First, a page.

You can see the left was where I started with the transfer, using the cranberry colour. I’m glad I kept this sample and didn’t chuck it away when I wasn’t happy with it as it just shows the massive improvement.
This Tuesday we had an introductory to dyeing fabrics and looking at shiborii; an ancient Japanese ‘fold and clamp’ technique that resembles tie-dye. It allows you to get folds and textures within fabrics. Securing it before dyeing to allow various shapes on the fabric.
I used moleskin and silk one time and there were three colours available in the dye baths, which were yellow, pink and green. I used the yellow, as you can see in the second image. It was very vibrant. I used marbles and tied them with elastic to get the 3D affect. I was pleased with the outcome and tried it with the pink, without the marbles and just string to get the ‘splashed’ affect. Another time, we had red, blue and green in the dye baths. I was using the clamping technique with circular shapes to create a pattern on the calico material (see above images) I had left some in for a long time to get a really dark colour. For example, the bottom left image, I kept in over lunch so it had over an hour to absorb the dyes, I was pleased with the outcome, however the dye had evaporated and so this meant my piece of fabric had sunk to the bottom where it gained the pattern from the bath. I will still use it and keep it as a second best sample. I love the various colours on each sample, some are pastel and others are vibrant.
Tuesday is the day we get to experiment in the print room, I had a vague idea of what we would be doing because of the previous foundation year, I tried transfer printing and found it really great so I was looking forward to using the heat press. From the Mondays session I took inspiration from the mark makings I had done and used mesh material and bubble wrap to create surface pattern. This is shown in these images below
mesh material – moleskin
bubble wrap – moleskin
Mesh on right – show contrast – moleskin
simple brush strokes – moleskin
mesh material – silk
I started to experiment with the different colours, as the dye looks different on the paper compared to when its been heat pressed onto fabric. I was unsure about certain colours but really liked them as soon as they were on the fabric, it’s exciting to see the results when you take it out. I used a feather on one of them, which I didn’t particularly like. If I was to do it again I would definitely use more feathers instead of just the one in the middle. Personally I find that it looks odd. I also didn’t spread the paint well enough as you can see brush marks on the background. The second, I was over layering colours, and I actually like the mixture of the blues, purple and pink. The third is a jelly fish, I do love sea creatures and think they are great for textiles with the patterns they have. I am going to develop this further by stitching on top of it and sewing beads on. I then used block colours in a circular motion with the paintbrush to see the various tones and saturations. The last was a floral design, which colour be developed and repeated. I used complimentary colours of turquoise and pink as I think they go together so well even though they’re opposites.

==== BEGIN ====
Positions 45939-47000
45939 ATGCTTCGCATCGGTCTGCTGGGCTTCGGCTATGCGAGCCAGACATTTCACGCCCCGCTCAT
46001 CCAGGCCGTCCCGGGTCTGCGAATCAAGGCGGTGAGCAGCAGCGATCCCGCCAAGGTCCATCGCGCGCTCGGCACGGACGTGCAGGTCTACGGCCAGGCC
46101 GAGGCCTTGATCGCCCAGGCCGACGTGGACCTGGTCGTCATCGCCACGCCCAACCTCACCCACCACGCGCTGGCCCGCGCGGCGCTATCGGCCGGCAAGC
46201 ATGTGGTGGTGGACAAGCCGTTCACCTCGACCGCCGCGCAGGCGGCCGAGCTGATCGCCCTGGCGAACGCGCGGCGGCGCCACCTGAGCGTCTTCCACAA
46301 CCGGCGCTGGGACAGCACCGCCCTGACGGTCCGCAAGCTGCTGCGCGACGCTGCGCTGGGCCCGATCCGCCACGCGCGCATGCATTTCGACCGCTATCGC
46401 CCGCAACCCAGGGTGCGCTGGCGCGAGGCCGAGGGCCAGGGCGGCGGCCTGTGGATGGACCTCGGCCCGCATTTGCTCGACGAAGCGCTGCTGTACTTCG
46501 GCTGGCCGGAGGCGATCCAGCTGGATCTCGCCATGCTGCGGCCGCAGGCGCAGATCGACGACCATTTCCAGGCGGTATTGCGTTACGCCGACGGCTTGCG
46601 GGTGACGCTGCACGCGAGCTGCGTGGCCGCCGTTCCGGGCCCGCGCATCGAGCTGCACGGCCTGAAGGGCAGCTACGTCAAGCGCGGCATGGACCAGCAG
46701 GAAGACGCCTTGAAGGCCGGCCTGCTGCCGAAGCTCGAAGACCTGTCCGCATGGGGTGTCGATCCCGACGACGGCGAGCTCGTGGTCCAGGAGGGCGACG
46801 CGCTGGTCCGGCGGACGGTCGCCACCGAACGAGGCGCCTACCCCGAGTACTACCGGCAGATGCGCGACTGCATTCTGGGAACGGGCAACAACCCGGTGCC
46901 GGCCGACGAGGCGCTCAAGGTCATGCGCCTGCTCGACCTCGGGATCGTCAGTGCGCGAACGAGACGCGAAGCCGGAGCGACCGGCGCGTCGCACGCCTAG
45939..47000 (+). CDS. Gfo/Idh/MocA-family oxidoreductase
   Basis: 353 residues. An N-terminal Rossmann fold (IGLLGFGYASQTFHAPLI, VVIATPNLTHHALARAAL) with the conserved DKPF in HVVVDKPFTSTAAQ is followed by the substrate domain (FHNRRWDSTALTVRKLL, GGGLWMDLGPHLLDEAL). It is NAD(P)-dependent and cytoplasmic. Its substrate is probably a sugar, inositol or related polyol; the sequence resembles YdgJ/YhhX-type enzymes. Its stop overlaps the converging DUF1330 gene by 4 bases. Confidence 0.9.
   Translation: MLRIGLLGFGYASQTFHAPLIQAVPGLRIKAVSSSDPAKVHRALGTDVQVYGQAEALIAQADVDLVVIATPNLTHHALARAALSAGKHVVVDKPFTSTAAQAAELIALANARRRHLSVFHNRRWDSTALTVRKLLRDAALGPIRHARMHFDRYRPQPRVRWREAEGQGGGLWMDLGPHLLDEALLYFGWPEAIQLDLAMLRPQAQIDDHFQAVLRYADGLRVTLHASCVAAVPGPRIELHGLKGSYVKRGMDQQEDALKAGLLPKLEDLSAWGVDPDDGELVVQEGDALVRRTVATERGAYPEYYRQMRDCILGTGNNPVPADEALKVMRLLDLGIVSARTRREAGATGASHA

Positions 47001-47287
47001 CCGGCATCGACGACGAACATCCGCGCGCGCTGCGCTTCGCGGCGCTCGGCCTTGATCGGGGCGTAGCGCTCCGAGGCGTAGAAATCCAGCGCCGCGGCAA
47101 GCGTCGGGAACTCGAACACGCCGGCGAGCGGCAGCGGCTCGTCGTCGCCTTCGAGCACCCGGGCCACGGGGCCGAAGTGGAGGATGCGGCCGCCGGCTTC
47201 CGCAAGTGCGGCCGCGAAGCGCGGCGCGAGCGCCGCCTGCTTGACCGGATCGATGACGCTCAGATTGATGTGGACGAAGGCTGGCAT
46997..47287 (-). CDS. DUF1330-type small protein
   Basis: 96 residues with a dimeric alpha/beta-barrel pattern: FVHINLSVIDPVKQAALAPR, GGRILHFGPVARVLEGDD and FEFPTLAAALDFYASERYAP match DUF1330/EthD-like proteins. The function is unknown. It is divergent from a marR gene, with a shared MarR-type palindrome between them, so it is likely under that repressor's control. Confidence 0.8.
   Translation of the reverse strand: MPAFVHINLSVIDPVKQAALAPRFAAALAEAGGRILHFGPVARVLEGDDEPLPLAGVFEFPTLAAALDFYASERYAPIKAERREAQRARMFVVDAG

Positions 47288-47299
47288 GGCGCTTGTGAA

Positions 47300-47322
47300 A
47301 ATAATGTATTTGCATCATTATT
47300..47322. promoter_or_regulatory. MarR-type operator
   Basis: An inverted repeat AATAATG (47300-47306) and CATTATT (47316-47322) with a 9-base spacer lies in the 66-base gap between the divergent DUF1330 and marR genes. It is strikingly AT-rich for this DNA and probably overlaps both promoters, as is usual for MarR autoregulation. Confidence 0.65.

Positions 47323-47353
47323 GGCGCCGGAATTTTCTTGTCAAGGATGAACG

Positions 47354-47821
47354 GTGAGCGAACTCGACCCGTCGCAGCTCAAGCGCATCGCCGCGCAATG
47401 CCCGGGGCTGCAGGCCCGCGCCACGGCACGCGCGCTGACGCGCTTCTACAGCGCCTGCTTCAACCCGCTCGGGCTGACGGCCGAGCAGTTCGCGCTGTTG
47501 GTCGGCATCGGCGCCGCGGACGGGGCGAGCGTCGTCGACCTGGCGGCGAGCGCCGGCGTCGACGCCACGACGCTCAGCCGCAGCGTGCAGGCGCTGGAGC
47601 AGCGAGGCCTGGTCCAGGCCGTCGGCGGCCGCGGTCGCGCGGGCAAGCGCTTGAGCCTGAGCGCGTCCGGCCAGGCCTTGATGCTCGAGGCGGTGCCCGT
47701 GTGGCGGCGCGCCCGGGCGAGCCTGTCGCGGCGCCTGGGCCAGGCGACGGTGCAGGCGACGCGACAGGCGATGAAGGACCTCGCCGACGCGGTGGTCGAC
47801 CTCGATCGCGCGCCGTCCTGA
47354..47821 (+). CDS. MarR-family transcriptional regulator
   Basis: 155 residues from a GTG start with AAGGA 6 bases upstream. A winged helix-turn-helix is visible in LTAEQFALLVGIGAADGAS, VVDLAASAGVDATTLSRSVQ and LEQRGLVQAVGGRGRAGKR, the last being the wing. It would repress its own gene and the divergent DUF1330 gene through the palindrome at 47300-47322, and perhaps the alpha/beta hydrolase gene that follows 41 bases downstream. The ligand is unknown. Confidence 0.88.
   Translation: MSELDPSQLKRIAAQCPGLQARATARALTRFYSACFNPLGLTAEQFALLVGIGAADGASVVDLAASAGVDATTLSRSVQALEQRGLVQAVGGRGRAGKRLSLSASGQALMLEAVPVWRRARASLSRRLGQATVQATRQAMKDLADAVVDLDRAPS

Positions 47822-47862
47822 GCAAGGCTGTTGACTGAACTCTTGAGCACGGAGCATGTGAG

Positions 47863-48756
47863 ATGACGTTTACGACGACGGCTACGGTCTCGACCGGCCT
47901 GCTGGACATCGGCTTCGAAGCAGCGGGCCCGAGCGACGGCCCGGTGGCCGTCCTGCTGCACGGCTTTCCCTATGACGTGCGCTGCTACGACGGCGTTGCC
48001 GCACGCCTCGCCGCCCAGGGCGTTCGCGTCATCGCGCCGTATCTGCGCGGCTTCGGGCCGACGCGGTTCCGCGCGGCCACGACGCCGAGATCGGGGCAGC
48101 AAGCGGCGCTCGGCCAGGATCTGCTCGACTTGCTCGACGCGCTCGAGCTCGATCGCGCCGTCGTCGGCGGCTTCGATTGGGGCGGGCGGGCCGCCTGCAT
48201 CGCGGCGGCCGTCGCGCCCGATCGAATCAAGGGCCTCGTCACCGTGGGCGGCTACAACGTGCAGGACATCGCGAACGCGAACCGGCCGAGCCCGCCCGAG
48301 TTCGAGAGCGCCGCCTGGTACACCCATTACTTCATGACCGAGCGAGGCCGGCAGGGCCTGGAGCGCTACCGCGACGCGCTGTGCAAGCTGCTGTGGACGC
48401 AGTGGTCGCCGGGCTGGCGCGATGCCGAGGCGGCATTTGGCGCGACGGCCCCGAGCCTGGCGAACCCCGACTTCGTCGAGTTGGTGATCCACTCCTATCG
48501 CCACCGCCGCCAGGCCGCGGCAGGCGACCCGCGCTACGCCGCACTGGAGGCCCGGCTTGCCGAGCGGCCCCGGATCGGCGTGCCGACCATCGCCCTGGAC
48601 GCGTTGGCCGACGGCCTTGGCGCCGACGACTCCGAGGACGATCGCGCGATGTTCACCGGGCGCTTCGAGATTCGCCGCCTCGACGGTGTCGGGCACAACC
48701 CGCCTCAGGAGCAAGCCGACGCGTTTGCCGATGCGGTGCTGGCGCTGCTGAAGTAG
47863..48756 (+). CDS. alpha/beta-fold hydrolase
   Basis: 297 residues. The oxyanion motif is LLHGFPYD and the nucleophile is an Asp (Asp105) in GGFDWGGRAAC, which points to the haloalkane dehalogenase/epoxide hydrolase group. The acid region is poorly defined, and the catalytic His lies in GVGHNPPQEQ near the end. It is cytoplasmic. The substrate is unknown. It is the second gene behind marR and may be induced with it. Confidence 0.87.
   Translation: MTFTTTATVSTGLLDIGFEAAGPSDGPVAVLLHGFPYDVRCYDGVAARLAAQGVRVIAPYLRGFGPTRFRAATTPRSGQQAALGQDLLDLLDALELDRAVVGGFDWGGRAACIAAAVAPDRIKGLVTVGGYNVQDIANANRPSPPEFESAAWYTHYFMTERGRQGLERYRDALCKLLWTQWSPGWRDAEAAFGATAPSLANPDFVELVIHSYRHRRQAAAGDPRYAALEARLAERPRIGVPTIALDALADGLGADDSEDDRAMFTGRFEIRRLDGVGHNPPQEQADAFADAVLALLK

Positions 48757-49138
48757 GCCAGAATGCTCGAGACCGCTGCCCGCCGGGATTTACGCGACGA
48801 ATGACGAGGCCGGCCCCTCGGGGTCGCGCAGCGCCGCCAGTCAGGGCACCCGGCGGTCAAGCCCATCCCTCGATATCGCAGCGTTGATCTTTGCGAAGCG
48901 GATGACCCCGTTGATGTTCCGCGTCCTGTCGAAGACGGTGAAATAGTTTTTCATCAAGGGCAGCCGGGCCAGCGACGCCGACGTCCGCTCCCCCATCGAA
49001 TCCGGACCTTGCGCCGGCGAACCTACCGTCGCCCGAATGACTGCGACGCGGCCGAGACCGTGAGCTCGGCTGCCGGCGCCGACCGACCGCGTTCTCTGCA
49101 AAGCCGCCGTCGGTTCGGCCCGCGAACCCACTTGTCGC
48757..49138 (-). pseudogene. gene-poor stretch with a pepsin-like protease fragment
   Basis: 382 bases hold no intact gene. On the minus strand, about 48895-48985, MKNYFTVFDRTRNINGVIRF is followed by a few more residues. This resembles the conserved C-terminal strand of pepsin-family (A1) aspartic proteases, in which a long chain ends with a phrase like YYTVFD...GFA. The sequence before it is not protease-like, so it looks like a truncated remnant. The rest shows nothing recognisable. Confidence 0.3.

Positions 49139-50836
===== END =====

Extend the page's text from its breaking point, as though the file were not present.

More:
I also love the method ‘batik’. It is satisfying having the undyed piece left with the design you’ve made using hot wax. I used it on normal paper after stretching it and also water colour paper which I believe worked really well. You can get some really stylised designs which I have been looking at on Pinterest to gain some inspiration.
Here is some of my own work, using Batik. When using the tjanting tool I always rush my ideas without thinking of a strict design like the artists have in their work shown above. When I get the time to revisit this method I will definitely have a design ready for me to use. The colour scheme in each one is repetitive, as I think they work well together, however I would like to try more blues and greens instead of the purples and pinks. The great thing about batik is that it works well on fabric, water colour paper and photocopy paper.